The purpose of the SMOS data processor is to convert the raw data downloaded from the satellite into calibrated microwave brightness temperature maps at the top of the atmosphere which, using suitable algorithms and ancillary data, can ultimately be used to product useful geophysical measurements such as global soil moisture and ocean salinity data products.
To this end, the SMOS Level 1 processor is a vital element in the space segment to ground processor chain which forms the minimum configuration needed to produce meaningful results (Zundo).
The processing of raw data to brightness temperature is not direct and the raw data needs to undergo a complex sequence of multi-step software processing (summarised in Fig. 9) in order to obtain brightness temperature first (Level 1 processing) and SM and OS later (Level 2 processing). Implementation of this processing is performed in the DPGS by two separate multi-node computer facilities named respectively the Level 1 Processor and the Level 2 Processor.
Regarding the Level 1 processing stage, the following three steps have been identified:
1) Level 0 processed to Calibrated Visibilities (Level 1a)
2) Image reconstruction i.e. Calibrated Visibilities to Brightness temperatures
3) Brightness temperature to geo-located map (Level 1c).
Level 2 processing relies on co-located brightness temperature measurements at different angles. In general, LEO satellite measurements taken at different times are never co-located due to satellite motion so at each moment a different patch of surface is sensed making it necessary to interpolate in space with a corresponding loss of accuracy. MIRAS, however, is a synthetic aperture radiometer so each of the sensing beams, which have an approximate width of 2.6 deg., is created mathematically by combining the data measured by each of the array's receiver-baselines during the process of image reconstruction. The directions in which each beam, at any time, is pointed can therefore be mathematically changed resulting in effect in a virtual "steerable" sensor with a resolution at nadir corresponding to a pixel size of 30 km, the - 3dB beam-width and its intersection with the ground.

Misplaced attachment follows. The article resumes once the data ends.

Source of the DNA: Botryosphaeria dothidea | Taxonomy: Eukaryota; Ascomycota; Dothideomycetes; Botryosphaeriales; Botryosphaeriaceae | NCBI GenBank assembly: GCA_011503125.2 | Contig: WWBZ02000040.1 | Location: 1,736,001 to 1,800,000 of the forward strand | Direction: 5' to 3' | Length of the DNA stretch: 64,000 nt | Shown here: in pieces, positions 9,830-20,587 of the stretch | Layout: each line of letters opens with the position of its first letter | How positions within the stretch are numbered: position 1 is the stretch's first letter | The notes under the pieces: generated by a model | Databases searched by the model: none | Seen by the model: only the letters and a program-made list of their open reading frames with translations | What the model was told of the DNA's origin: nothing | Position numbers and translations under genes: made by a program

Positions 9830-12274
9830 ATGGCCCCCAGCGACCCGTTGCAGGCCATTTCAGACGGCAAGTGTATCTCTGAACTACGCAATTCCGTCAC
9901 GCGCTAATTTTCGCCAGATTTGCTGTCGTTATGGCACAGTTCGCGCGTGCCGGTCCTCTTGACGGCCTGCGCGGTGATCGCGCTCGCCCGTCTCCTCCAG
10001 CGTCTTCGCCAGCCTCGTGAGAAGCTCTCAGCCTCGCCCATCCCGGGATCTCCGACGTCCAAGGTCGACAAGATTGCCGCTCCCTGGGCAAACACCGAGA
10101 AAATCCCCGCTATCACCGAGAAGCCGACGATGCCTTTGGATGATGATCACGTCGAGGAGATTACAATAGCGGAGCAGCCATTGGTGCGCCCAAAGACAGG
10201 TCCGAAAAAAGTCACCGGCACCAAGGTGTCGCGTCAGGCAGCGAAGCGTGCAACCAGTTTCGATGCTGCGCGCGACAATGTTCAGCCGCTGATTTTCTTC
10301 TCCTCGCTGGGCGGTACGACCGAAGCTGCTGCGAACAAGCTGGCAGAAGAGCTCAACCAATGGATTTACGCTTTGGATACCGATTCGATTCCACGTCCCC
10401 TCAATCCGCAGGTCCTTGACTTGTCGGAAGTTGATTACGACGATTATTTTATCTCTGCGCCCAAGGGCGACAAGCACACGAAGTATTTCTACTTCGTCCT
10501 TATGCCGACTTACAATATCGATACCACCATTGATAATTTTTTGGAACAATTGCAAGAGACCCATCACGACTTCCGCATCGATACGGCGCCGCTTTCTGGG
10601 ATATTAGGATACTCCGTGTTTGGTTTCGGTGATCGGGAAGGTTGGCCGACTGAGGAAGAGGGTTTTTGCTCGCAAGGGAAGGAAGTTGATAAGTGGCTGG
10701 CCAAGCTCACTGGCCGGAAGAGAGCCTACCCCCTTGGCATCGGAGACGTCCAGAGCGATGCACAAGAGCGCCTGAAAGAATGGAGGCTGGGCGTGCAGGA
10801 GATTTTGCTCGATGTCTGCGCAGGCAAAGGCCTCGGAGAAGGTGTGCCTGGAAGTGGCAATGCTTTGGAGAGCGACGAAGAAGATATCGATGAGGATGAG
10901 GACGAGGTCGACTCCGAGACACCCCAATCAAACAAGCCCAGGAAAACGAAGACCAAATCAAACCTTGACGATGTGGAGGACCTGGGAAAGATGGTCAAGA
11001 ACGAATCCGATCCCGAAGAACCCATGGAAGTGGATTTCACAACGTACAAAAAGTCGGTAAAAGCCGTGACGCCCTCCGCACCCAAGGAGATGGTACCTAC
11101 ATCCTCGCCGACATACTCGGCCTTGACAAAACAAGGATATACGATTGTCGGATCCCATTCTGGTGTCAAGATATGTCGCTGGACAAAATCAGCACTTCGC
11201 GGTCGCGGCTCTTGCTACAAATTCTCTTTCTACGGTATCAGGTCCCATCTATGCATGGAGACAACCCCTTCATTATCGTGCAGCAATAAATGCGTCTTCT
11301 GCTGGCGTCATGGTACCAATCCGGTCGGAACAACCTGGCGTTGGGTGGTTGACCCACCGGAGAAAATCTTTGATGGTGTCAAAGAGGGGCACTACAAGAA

This feature is highly valuable and has been exploited by SMOS in creating a fixed Discrete Global Grid (DGG). The SMOS DGG has been selected in a way as to offer the most uniform sampling of the earth's surface at a resolution of 15 km, twice the actual value at nadir.
The DGG, based on a hexagonal geometry, partitions the Earth's surface into approximately 2.6 million cells, it does not present any preferential directions or symmetry and is as accurate at middle and high latitudes as it is at the equator. An example of the hexagonal sampling for a SMOS data set is shown in Fig. 10.
The value of brightness temperature in an area sensed by MIRAS at each snapshot can then be computed at each DGG point in the instantaneous field-of-view (FOV) and a Level 1c product built consisting of pole-to-pole swaths of fixed pixel records each listing the number of attached measurements (more near the centre, less toward the edges) and their value. No interpolation is needed and each pixel can be processed independently from any other by the Level 2 processors using only data associated with that pixel in Level 1c, producing considerable computational advantage.
Since the Level 1c defined in this way consists of a list of pixel and brightness temperature values (although variable in number), it can be easily plotted and accessed by user applications and there is no need to "search" in time for data related to each ground pixel.
It is to be noted that L-Band signals undergo rotation while propagating through the atmosphere due to the presence of the ionosphere and the earth's magnetic field so that the values measured by MIRAS at the Top-Of-Atmosphere (TOA) need to be corrected for on-ground use. This correction depends among others on the varying geophysical input like total electron content (TEC) which is not known exactly at the moment of processing. In order to avoid permanently changing the brightness temperature value with a value that is not accurate, the correction is computed but not applied and stored in the data product independently. In this way the user can easily compute the brightness temperature at the Earth's surface using the pre-computed correction or apply a better one if known.
Fig. 10 SMOS Level-1c simulated data for the coast of Portugal on DGG
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